Chrome Users Ask Appeals Court To Take Up Privacy Battle Over 'Incognito' Mode

A group of Google Chrome users are asking a federal appellate court to intervene in a privacy lawsuit alleging that the company wrongly collects data from users who browse in incognito mode.

In papers filed Friday with the 9th Circuit Court of Appeals, counsel for the users say U.S. District Court Judge Yvonne Gonzalez Rogers judge incorrectly refused to allow the users to seek monetary damages on a class-wide basis. The users are asking the 9th Circuit to hear an immediate appeal of Gonzalez Rogers' ruling.

“Google’s omnipresence should not grant Google a free pass to collect and profit from whatever data it wants,” class counsel writes in the new motion.

The battle dates to June of 2020, when California residents Chasom Brown and Maria Nguyen, and Florida resident William Byatt alleged in a class-action complaint filed in the Northern District of California that Google collects some data from Chrome users in incognito mode, when they visit sites with Google Analytics or Google Ad Manager. That data allegedly collected includes web pages' content, IP addresses, browser and device information -- information that can be used for digital fingerprinting, a controversial tracking technique that relies on the characteristics of users' devices.



The users alleged that Google's statements about incognito mode didn't adequately inform people that their data would be collected. They claimed in the complaint that Google violated its contract with users, and ran afoul of the federal wiretap law and various California laws.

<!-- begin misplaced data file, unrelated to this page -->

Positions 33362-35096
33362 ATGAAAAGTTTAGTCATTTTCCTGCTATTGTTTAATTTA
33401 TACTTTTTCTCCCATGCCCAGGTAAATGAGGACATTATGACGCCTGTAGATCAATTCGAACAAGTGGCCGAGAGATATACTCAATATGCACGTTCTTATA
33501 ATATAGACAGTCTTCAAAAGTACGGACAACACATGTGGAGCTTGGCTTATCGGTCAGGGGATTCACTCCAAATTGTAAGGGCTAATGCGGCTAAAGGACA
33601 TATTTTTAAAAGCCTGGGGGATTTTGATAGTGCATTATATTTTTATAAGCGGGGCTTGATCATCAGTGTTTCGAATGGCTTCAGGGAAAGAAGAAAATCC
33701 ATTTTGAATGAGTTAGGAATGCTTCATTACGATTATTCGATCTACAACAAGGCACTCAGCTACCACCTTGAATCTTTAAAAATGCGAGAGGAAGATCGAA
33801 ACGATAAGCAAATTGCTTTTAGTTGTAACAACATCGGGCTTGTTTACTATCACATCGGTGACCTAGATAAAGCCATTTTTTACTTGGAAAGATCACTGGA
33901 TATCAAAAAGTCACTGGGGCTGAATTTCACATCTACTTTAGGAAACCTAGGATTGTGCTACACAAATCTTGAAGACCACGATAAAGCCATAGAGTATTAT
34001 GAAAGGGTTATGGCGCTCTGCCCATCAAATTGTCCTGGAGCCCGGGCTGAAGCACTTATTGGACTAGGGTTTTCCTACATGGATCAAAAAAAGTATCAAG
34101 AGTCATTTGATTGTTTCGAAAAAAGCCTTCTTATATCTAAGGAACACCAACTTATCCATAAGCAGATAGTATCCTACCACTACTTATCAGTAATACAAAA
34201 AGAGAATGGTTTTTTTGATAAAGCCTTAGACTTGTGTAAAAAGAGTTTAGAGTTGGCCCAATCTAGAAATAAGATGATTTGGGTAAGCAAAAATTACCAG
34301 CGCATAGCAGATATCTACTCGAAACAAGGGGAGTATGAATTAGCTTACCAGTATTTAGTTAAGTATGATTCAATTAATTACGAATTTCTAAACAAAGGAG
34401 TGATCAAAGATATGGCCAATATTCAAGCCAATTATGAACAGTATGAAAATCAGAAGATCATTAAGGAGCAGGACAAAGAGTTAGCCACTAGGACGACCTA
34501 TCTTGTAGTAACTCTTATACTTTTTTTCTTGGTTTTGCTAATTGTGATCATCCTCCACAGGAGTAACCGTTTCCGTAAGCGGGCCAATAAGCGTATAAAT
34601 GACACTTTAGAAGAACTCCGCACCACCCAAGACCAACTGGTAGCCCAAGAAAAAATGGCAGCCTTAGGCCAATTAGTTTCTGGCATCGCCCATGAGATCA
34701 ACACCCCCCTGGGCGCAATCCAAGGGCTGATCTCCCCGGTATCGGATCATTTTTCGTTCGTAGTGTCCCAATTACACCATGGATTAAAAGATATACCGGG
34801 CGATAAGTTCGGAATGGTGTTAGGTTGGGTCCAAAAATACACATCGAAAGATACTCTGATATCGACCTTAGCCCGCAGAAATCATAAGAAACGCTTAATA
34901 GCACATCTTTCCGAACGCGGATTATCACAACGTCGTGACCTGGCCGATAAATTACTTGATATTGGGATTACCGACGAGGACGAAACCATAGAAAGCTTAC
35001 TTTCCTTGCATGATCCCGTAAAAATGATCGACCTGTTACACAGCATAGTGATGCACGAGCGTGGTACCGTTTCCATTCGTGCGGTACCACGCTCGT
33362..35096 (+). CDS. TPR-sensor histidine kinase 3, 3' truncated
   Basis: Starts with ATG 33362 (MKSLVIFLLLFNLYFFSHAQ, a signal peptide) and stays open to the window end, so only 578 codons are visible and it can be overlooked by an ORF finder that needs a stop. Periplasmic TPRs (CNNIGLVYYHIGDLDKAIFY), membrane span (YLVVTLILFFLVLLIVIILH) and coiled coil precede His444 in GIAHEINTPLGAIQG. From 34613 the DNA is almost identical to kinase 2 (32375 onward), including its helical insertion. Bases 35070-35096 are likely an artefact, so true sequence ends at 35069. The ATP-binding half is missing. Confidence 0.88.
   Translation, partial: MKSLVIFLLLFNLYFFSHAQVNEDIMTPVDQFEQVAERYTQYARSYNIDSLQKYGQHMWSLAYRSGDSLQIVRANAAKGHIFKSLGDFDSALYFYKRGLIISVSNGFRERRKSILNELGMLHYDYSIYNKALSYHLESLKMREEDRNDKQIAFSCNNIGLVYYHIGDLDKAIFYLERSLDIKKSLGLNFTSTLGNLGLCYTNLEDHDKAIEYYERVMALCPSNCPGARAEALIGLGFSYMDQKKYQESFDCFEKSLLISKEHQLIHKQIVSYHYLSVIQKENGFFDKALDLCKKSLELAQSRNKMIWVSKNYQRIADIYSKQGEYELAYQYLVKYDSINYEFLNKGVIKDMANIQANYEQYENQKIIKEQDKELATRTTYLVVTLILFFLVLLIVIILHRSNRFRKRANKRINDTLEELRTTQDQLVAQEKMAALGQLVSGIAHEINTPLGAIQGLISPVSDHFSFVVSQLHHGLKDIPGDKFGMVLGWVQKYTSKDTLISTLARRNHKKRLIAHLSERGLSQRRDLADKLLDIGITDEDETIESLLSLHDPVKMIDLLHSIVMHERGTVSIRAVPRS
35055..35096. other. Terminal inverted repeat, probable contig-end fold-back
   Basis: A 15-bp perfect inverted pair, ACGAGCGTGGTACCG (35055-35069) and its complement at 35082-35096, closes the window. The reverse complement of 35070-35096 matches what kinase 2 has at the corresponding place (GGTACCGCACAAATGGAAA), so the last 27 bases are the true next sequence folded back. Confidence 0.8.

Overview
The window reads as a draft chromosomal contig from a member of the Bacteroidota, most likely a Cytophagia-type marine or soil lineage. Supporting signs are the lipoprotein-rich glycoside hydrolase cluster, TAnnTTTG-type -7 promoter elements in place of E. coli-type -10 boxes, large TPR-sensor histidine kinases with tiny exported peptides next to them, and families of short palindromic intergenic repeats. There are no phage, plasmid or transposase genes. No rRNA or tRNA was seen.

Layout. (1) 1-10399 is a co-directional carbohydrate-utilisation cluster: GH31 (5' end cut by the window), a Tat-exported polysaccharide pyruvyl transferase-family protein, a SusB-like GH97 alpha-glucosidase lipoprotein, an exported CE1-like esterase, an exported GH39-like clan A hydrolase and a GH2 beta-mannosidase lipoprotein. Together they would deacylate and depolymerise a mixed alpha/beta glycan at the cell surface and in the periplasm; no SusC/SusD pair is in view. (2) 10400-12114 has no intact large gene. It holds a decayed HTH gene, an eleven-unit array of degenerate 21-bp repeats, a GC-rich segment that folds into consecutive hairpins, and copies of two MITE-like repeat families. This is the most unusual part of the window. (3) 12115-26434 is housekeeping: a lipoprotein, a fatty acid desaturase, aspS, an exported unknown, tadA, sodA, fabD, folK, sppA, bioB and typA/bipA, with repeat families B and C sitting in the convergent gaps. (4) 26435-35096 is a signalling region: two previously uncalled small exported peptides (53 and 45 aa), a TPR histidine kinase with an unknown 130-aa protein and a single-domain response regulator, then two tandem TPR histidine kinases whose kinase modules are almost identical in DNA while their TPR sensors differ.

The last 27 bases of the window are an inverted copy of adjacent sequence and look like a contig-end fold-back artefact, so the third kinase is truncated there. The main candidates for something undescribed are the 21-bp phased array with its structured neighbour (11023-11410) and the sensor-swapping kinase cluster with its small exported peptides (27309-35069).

Gonzalez Rogers ruled earlier this month that the users could proceed on a class-wide basis with a request for an injunction that could restrict Google's data collection. But she said users couldn't seek damages on a class-wide basis, because claims for monetary damages would hinge on whether users consented to the alleged data collection.

“A factfinder, in determining whether class members impliedly consented to the alleged conduct would have to determine the sources of information to which each class member was exposed,” she wrote.

“Identifying what members impliedly consented to the alleged conduct, and what members did not, would undoubtedly drive the litigation. That is because consent is a defense to all of plaintiffs’ claims,” the judge continued.

That portion of the ruling represented a significant victory for Google, given that individual users typically can't afford to sue companies for monetary damages over alleged privacy violations.

But the Chrome users contend that implied consent -- as opposed to express agreement-- isn't a defense to the claims in the complaint. They argue in their new motion to the 9th Circuit that Google promised in its online representations to seek users' explicit consent “before reducing their privacy rights."

Google “has not presented evidence that a single class member either actually gave 'explicit consent' or waived that 'explicit consent' requirement," they write.

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